Farmers Explain Why They Are Not Farmed and Dangerous

Have no fear, real farmers are here. And they want to tell you why Chipotle’s new TV series, “Farmed and Dangerous,” does not sit well with the farming community. For starters, the series, created for the online video-streaming service Hulu, mocks modern agriculture and warns viewers that today’s farming practices are dangerous and cruel.

“The new series features Buck Marshall, an image consultant for the Industrial Food Image Bureau, which features instances of negative behavior in the agricultural industry.”

Farmers like Jennifer Schmidt would argue that the depiction of modern or, as the show refers to them, “industrial,” farmers is not accurate. Schmidt challenges Americans to go to the source with questions about food and to not believe everything you see on TV or the Internet.

“‘Farmed and Dangerous’ is intended to be a comedy, but I think the show is anything but funny,” says Schmidt. “As farmers, we want to open doors to open minds. And CommonGround volunteers like me want to invite consumers to take a peek behind our barn doors and see what really happens on our farms.”

The 100-plus CommonGround volunteers across the United States really want to help bridge the gap between farmers and those disconnected from farms. Americans can connect with CommonGround volunteers in multiple ways.

  1. Through blogs like Schmidt’s The Foodie Farmer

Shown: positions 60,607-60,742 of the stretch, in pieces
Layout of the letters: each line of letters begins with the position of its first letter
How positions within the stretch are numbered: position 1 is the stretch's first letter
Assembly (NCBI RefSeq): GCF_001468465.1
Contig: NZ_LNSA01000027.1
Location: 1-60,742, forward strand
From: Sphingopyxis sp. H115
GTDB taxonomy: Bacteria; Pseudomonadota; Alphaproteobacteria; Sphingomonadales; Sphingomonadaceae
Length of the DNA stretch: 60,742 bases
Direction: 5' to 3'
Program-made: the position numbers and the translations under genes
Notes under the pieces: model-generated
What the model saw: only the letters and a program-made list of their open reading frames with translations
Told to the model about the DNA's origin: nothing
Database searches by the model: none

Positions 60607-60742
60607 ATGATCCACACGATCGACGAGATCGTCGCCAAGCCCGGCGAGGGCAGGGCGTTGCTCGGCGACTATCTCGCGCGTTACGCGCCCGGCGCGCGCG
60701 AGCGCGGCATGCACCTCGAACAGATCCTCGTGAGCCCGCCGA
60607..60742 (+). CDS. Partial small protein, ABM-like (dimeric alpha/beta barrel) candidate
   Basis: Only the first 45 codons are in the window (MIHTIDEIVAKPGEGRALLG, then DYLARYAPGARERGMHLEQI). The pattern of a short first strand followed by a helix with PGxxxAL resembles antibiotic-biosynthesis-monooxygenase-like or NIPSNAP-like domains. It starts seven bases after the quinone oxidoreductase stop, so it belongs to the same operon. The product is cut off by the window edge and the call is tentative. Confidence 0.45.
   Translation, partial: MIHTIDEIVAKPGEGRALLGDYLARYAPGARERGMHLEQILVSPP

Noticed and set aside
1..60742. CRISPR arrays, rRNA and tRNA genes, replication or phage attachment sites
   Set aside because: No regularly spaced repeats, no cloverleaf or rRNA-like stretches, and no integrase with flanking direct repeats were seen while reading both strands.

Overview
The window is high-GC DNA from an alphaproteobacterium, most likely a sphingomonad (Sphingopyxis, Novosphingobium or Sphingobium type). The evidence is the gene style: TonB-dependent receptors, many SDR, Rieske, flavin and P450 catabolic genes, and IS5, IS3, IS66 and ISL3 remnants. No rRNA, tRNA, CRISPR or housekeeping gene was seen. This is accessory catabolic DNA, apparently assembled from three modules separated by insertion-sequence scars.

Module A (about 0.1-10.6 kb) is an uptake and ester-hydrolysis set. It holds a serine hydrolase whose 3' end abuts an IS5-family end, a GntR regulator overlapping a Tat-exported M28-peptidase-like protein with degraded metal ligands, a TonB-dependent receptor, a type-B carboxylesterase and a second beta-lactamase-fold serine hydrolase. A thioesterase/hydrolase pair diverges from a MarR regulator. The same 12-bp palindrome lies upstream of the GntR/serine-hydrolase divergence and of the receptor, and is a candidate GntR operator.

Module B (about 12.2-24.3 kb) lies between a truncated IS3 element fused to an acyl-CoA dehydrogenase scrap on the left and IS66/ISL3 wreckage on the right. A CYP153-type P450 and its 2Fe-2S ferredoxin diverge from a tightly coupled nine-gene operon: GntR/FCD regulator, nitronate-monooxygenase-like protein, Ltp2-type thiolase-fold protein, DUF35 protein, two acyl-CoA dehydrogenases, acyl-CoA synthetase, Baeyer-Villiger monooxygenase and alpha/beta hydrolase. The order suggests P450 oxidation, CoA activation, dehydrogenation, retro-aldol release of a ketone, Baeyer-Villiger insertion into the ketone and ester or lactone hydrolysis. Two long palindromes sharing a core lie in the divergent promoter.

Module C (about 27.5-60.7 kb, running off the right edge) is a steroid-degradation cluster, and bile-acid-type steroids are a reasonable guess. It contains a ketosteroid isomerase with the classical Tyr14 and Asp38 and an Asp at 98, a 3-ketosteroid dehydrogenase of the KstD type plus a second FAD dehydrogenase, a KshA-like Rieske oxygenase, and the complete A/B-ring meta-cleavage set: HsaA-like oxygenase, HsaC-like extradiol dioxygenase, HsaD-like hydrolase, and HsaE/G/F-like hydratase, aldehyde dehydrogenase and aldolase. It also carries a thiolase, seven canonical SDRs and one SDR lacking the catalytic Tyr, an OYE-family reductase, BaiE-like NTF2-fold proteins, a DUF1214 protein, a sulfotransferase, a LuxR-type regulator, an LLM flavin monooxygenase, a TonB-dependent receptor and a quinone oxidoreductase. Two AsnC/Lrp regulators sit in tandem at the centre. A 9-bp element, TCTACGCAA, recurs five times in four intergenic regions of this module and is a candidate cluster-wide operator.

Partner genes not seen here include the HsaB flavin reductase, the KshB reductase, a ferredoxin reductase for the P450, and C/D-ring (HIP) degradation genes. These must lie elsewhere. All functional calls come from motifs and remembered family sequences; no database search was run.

2. Through social media – get a real-time glimpse of the farm. Check out which volunteers are on popular social media sites by heading over to our state page.
  3. Face to face – many CommonGround volunteers host farm tours. Connect online or through a state contact if you would like to visit a farm near you.



I grew up on a farm and still have family and friends who are farmers. If the shoe fits, you need to own up to it and wear it. If the shoe doesn’t fit, then don’t wear it. Every farmer I know won’t own up to their complicity in shoveling toxic trash down humanity’s gullet. And that they use inhumane and unsustainable methods to do so.

Chipotle obviously has the good sense to know that many farmers are actually using sustainable or human practices. They know this because they are Chipotle’s suppliers. If that is you, then don’t personalize their mockumentaries. But, if you are dumping tons of Roundup on monocultures or planting GMO foods or feeding cattle tons of antibiotics, then you are indeed the problem.


I don’t understand why “modern industrial farmers” are displeased with the show. Maybe I don’t know enough about farming. I felt like the show was against the mistreatment of animals and other unethical practices like the abuse of growth hormones and excessive antibiotics. Against big corporations making farming decisions based on profit and not animal or people welfare. I don’t speak for the company but I felt like that was the kind of farmer the show was against. Not every farmer can free range but they can treat their animals humanely. But like I said, maybe I’m just am average consumer who doesn’t know that much about it. I think farmers should be more empowered to make decisions about how they run their farms.


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